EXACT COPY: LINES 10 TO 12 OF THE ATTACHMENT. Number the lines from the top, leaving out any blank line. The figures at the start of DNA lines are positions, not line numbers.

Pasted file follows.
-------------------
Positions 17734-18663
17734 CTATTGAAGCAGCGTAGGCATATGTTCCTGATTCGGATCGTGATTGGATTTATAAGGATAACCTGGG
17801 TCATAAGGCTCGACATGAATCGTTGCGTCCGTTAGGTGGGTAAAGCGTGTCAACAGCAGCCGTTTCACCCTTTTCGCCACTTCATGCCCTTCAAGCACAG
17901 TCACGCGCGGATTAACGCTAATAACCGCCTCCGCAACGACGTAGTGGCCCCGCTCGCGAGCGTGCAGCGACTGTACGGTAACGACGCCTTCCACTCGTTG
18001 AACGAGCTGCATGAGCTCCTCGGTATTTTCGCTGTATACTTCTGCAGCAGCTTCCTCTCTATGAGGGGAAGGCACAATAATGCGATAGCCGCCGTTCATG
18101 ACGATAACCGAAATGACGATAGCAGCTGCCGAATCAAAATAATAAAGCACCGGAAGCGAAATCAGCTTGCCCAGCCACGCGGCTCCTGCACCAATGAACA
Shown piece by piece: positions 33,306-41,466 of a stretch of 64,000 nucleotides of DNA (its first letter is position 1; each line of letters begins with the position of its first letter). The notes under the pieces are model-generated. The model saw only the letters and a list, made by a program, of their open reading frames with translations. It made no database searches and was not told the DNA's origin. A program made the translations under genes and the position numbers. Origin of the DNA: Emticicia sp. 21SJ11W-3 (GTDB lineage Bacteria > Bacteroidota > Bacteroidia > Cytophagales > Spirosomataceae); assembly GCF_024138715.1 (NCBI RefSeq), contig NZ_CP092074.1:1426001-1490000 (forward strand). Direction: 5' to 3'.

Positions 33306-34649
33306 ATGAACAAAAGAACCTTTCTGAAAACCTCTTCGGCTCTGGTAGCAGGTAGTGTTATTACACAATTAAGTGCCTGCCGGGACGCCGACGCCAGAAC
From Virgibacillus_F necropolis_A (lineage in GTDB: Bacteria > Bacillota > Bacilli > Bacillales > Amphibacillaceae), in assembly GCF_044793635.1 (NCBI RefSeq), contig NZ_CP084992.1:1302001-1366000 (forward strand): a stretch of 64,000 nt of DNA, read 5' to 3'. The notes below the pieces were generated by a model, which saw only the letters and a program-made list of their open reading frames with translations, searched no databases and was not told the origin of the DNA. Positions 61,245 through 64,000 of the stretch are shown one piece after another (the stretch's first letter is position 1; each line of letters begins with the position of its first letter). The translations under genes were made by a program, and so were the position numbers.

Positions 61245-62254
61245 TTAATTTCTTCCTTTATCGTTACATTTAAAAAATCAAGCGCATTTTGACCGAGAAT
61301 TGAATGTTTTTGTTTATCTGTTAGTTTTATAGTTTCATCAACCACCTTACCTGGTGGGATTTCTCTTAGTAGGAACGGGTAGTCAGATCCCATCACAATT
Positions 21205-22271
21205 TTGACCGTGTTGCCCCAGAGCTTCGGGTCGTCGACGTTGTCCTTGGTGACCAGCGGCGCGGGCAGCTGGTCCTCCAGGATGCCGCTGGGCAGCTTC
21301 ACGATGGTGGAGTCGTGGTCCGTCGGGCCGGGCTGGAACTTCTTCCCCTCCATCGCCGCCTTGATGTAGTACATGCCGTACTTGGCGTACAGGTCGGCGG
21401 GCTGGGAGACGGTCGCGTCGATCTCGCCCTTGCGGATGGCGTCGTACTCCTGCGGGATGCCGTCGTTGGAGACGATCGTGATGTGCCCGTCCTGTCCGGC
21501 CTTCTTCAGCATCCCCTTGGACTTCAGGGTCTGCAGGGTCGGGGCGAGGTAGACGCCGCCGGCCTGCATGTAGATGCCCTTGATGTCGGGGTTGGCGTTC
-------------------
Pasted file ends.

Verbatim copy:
From Virgibacillus_F necropolis_A (lineage in GTDB: Bacteria > Bacillota > Bacilli > Bacillales > Amphibacillaceae), in assembly GCF_044793635.1 (NCBI RefSeq), contig NZ_CP084992.1:1302001-1366000 (forward strand): a stretch of 64,000 nt of DNA, read 5' to 3'. The notes below the pieces were generated by a model, which saw only the letters and a program-made list of their open reading frames with translations, searched no databases and was not told the origin of the DNA. Positions 61,245 through 64,000 of the stretch are shown one piece after another (the stretch's first letter is position 1; each line of letters begins with the position of its first letter). The translations under genes were made by a program, and so were the position numbers.

Positions 61245-62254
61245 TTAATTTCTTCCTTTATCGTTACATTTAAAAAATCAAGCGCATTTTGACCGAGAAT